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A novel by Shane Dix and Sean Williams (2003, Del Rey)
Book 1 in the New Jedi Order Force Heretic Trilogy
28 years after Star Wars: A New Hope

Luke leads a team into the Empire looking for information, while Leia attempts to renew ties with systems that have been isolated from the rest of the galaxy.



3 stars

Read May 18th to 23rd, 2004  
    A decent story, with lasting consequences, but it wasn't terribly compelling, and the writing style needs some work.

My chief complaint about this book is the way it was written. Not nearly as bad as, for example, The Bounty Hunter Wars (nothing could be as bad as that), or the Agents of Chaos duology, the style actually reminded me of many older, Ballantine-era books. That's not to say that the writing style was poor, because it wasn't. It just wasn't as polished as most of the recent New Jedi Order novels. The authors used way too many clichés in their writing, as well as too many standard expressions, slightly modified so that they has Star Wars references in them instead of our everyday references.

The authors also used too many standard plot devices, which were either annoying or transparent. For example, why did the entire gang of people in the meeting with Han and Leia go to see Tahiri in the hospital when they found out she had collapsed? Yes, they were all concerned, and it might have worked well in a visual medium, but to read about such a large group moving from one place in the city to another, when only one or two of them had any relevance, is disruptive to the plotting. It would have been better if everybody was concerned, but they would ask Jaina to keep them posted, instead. The characters all seem to misuse their positions of power whenever they feel like it. As for transparent, the authors used several attempts to mislead the readers, but it was obvious where they were going, anyway. When Jacen became depressed about the Yuuzhan Vong slave transport not "taking the bait", or Danni's outburst about the poison not working on the pilots, I knew that the next time we visited these characters, their concerns would have been for nothing, that they had nothing to worry about. Compare this to the better books in this series, where the authors would have made real wrinkles in the plans -the poison wouldn't have worked, for example. These aren't huge complaints, they just make the book seem a little less mature.

There was a lot of good in this book, which made the complaints that I have seem relatively minor. Most of the good stuff comes in terms of the plots, simple though they are, and the way the characters were used in the plots. I am amazed at how mainstream Saba Sebatyne has become, considering that she was only introduced in Star By Star. I really like her character, and the way she is put to use in the various books. This book opens with her firing on an unknown type of ship, only realizing after it is destroyed that it carried the remnants of her people, after the Yuuzhan Vong destroyed her planet.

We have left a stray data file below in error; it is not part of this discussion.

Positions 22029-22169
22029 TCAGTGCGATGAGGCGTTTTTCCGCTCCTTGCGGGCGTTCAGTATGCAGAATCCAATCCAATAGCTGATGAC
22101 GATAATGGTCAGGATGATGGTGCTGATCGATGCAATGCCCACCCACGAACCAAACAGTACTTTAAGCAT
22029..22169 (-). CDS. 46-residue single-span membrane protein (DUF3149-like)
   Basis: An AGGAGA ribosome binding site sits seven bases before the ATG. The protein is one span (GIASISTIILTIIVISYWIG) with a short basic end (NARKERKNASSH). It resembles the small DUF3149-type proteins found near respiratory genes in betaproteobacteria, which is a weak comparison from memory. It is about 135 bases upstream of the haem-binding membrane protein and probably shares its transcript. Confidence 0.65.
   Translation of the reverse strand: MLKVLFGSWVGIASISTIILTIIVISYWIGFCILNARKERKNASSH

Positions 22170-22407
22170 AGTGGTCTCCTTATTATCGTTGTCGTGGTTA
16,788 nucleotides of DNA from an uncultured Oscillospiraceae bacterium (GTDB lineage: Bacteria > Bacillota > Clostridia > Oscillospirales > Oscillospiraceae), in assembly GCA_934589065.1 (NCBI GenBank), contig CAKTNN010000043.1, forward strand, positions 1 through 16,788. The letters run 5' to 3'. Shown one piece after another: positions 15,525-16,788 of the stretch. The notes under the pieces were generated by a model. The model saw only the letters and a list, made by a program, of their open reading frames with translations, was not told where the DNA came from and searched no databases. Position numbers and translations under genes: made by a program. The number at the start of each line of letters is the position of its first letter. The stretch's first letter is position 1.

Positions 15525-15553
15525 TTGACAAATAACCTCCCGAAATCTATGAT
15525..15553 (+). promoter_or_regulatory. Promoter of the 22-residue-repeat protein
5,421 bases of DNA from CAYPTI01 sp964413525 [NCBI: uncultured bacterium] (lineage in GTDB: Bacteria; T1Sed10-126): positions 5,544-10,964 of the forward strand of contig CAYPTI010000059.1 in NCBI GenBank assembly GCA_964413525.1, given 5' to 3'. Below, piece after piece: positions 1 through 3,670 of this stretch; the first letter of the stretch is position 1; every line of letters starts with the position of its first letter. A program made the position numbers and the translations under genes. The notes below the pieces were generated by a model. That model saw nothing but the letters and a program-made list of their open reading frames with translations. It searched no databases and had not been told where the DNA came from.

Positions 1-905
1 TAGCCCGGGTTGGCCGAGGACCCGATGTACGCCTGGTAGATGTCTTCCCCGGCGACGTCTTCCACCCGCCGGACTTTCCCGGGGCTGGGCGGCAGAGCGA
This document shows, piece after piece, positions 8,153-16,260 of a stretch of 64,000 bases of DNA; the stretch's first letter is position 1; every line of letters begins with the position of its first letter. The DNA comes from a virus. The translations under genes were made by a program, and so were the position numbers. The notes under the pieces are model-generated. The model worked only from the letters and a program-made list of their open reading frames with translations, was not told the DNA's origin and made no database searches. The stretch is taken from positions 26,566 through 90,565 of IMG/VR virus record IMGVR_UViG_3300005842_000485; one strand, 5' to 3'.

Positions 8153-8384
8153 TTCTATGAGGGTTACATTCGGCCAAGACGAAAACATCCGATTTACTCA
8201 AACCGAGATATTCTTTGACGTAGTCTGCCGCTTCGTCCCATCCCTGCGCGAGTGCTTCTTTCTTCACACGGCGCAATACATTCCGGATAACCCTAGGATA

The Yuuzhan Vong destroy a lot of planets in this book -or at least we find out about their destruction in this book. It seems that after the trap the Galactic Alliance (which rose out of the ashes of the New Republic) laid for the Vong in Destiny's Way, the Vong are trying to regroup, and taking care of minor planets at the same time, sort of destroying the free peoples of the galaxy by atrophy. I wondered, after reading this book, if these authors were charged with the task of removing all remaining threats to the peace that will presumably come to pass at the end of this series. The Empire has been reduced considerably, the Yevetha (The Black Fleet Crisis) were obliterated, along with the Firrerreos (The Crystal Star). I'm sure, by the end of this trilogy, the Ssi-Ruuk (The Truce at Bakura) will also no longer pose a threat. It makes me wonder what kinds of stories we will see in the post-New Jedi Order books. Political ones, hopefully, but written better than the Prequel-era books like Cloak of Deception.

After the initial sections of the book, where we are introduced to everybody, and brought up to speed with the galactic situation, the real missions get going. Leia and Han take Jaina, Jag Fel and Tahiri (among others) on a mission to restore diplomatic relations with planets that seemed to get cut off from the rest of the galaxy because of the war. With a lull in the major fighting, they decided it was time to bring the Galactic Alliance to the minor representatives. They set out for Galantos, which is on the border of Yevethan space. Han, naturally, is not disposed to going there, since he was tortured by the Yevethans, but is overruled by Leia. In short, we learn that the Fia, who live on Galantos, are hiding something. It should be obvious to the reader that they are dealing with the Yuuzhan Vong, as it should be clear to Leia, though she doesn't pick up on it. As soon as the Fia said that they Yevetha were no longer a threat, or something to be even worried about, I knew that the Vong had destroyed those aliens. It should have been Han and Leia's first thought, as well. When Tahiri found the medallion depicting the Vong god, it shouldn't have taken Jag to figure it out. I really hoped that the Fia had been dealing with the Peace Brigade, as turned out to be the case, because I would not have believed the Yuuzhan Vong sleeping in a soft bed, and losing a medallion between the mattresses (which is a cheap trick by the authors, regardless).